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N2 - OBJECTIVES: To determine the seroprevalence of varicella antibody among recent Somali refugees living in Olmsted County, Minnesota, and to estimate the risk of varicella-zoster virus (VZV) infection in this group. SUBJECTS AND METHODS: We obtained blood samples from the study subjects, along with demographic information, immunization records, and vaccine-preventable disease history. Serum samples were tested using a whole-virus IgG VZV-specific commercial enzyme-linked immunosorbent assay kit. This study was completed in 1998. RESULTS: Overall, 200 Somali refugees, comprising 33 extended families, were interviewed, with 193 providing adequate blood samples. Thirty-five subjects (18%) were seronegative for varicella. Males had a significantly higher seronegativity rate (25% [n=23]) compared with females (12% [n=12]; P=.02); however, this association disappeared after adjustment for age and varicella infection history. Five percent (5/92) of adults were seronegative compared with 30% (30/101) of all children (P<.001). Eight percent (5/61) of the adult females were seronegative, whereas none (0/31) of the adult males were seronegative. Conversely, 38% (23/60) of male children were seronegative compared with 17% (7/41) of female children (P<.001). CONCLUSION: These results demonstrate a high prevalence of varicella seronegativity among Somali refugees who have immigrated to an endemic area. We recommend instituting improved education regarding varicella among Somali communities and increasing vaccine uptake or routine testing for serum varicella antibody to prevent VZV-related morbidity and mortality, particularly in adolescents, adult refugees, and women of childbearing age.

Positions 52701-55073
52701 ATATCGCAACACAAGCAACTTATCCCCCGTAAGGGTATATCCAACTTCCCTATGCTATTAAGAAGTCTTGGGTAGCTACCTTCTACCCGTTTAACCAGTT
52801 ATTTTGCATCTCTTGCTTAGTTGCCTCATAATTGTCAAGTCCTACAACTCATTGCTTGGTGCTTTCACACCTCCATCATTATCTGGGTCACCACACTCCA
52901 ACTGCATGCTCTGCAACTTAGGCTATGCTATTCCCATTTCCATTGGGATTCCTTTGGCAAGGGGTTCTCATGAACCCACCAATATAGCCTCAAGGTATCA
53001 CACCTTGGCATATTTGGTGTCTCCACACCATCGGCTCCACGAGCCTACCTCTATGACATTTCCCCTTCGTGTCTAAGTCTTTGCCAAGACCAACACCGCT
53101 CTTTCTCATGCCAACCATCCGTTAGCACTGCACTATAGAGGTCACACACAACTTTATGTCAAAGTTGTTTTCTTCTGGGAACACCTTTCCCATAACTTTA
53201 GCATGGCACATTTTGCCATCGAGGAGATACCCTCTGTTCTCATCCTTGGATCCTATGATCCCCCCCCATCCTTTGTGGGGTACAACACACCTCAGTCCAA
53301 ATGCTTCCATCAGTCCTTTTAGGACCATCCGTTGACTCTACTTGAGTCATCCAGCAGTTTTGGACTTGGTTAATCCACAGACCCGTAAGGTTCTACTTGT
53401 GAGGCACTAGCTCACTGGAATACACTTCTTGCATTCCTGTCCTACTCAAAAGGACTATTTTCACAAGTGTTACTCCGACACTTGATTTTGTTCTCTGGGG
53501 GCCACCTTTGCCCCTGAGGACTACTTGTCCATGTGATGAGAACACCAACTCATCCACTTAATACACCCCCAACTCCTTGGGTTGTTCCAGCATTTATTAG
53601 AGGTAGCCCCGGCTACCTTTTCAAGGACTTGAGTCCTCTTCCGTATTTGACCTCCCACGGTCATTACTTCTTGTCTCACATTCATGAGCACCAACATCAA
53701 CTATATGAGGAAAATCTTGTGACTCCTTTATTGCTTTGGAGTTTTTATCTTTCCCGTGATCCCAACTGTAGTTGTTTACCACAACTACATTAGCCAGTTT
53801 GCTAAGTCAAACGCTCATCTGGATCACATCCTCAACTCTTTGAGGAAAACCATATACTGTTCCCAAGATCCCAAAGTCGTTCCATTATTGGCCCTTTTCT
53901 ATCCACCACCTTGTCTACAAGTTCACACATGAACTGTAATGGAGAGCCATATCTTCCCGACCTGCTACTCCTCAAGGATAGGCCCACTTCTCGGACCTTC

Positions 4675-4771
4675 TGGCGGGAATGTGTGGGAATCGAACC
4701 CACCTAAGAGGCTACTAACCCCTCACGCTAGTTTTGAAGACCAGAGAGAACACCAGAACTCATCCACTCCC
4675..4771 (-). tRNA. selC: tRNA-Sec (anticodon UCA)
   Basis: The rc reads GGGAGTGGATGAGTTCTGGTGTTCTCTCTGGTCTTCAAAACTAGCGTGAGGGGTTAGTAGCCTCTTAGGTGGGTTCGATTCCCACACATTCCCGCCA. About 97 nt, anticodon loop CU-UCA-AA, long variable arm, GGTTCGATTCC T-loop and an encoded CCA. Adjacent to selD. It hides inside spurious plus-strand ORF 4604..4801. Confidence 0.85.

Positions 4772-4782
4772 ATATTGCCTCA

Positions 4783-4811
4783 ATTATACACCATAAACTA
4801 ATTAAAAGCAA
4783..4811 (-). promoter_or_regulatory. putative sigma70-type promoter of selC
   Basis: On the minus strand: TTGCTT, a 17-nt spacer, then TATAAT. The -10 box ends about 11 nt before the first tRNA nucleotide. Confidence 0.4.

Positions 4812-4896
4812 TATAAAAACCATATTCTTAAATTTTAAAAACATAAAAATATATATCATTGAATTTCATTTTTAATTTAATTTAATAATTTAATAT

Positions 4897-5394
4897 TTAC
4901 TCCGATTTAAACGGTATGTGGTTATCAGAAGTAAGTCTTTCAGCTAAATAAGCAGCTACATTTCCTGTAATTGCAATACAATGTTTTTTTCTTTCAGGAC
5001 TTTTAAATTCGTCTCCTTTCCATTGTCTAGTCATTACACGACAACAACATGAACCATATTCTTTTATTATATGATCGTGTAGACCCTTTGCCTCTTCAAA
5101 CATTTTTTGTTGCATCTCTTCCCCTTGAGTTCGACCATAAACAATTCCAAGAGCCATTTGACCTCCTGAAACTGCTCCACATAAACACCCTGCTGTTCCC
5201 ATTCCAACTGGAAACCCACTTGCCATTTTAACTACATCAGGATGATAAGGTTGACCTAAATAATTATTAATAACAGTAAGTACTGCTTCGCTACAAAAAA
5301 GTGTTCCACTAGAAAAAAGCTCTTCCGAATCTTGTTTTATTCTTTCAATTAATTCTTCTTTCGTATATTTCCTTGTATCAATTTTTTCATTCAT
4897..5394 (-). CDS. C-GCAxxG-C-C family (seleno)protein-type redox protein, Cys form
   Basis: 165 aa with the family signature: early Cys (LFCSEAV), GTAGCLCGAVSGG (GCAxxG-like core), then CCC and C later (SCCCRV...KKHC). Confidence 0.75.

AB - OBJECTIVES: To determine the seroprevalence of varicella antibody among recent Somali refugees living in Olmsted County, Minnesota, and to estimate the risk of varicella-zoster virus (VZV) infection in this group. SUBJECTS AND METHODS: We obtained blood samples from the study subjects, along with demographic information, immunization records, and vaccine-preventable disease history. Serum samples were tested using a whole-virus IgG VZV-specific commercial enzyme-linked immunosorbent assay kit. This study was completed in 1998. RESULTS: Overall, 200 Somali refugees, comprising 33 extended families, were interviewed, with 193 providing adequate blood samples. Thirty-five subjects (18%) were seronegative for varicella. Males had a significantly higher seronegativity rate (25% [n=23]) compared with females (12% [n=12]; P=.02); however, this association disappeared after adjustment for age and varicella infection history. Five percent (5/92) of adults were seronegative compared with 30% (30/101) of all children (P<.001). Eight percent (5/61) of the adult females were seronegative, whereas none (0/31) of the adult males were seronegative. Conversely, 38% (23/60) of male children were seronegative compared with 17% (7/41) of female children (P<.001). CONCLUSION: These results demonstrate a high prevalence of varicella seronegativity among Somali refugees who have immigrated to an endemic area. We recommend instituting improved education regarding varicella among Somali communities and increasing vaccine uptake or routine testing for serum varicella antibody to prevent VZV-related morbidity and mortality, particularly in adolescents, adult refugees, and women of childbearing age.